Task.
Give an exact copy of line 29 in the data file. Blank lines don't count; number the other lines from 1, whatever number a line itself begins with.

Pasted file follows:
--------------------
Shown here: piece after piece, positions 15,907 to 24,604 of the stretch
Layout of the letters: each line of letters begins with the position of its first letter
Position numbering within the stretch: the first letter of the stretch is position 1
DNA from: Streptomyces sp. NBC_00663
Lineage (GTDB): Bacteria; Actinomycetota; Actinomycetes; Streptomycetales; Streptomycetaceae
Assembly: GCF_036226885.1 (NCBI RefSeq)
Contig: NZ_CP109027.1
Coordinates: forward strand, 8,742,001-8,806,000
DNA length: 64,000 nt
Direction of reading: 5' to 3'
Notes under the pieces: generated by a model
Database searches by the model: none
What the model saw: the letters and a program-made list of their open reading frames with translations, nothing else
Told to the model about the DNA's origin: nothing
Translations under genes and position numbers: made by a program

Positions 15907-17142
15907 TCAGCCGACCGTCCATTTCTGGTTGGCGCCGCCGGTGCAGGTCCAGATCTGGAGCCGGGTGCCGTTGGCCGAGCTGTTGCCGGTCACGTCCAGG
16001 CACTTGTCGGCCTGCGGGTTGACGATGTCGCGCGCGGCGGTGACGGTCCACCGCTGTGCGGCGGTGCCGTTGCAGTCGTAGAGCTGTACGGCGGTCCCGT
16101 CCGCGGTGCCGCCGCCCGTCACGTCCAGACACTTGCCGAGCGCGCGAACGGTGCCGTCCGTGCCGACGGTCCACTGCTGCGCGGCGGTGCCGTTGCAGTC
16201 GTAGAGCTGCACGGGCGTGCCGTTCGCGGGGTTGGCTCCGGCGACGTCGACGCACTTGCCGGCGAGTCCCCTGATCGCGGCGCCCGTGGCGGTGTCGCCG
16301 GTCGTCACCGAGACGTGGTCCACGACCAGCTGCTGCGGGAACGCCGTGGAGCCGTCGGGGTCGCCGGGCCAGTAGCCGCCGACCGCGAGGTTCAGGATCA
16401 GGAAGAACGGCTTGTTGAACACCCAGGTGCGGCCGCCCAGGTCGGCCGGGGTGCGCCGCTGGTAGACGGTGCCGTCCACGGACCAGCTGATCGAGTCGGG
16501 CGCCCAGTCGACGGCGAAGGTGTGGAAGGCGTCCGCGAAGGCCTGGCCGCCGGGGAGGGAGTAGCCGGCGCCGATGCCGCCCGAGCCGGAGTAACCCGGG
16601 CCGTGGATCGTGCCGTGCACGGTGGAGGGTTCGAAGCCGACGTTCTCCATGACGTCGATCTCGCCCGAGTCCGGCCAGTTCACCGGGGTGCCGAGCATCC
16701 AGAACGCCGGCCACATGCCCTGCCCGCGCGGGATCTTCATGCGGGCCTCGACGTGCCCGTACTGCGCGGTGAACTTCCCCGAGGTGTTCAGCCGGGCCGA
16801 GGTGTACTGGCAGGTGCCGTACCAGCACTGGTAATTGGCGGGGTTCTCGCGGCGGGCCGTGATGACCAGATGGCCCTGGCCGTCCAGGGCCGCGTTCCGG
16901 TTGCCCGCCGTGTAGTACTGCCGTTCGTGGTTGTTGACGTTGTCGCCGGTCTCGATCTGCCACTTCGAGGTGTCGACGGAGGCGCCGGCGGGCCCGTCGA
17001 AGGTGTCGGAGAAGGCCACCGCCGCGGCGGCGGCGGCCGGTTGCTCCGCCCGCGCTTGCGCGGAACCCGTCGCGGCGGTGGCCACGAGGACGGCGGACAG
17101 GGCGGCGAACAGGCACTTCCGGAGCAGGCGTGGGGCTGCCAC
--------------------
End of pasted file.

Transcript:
17101 GGCGGCGAACAGGCACTTCCGGAGCAGGCGTGGGGCTGCCAC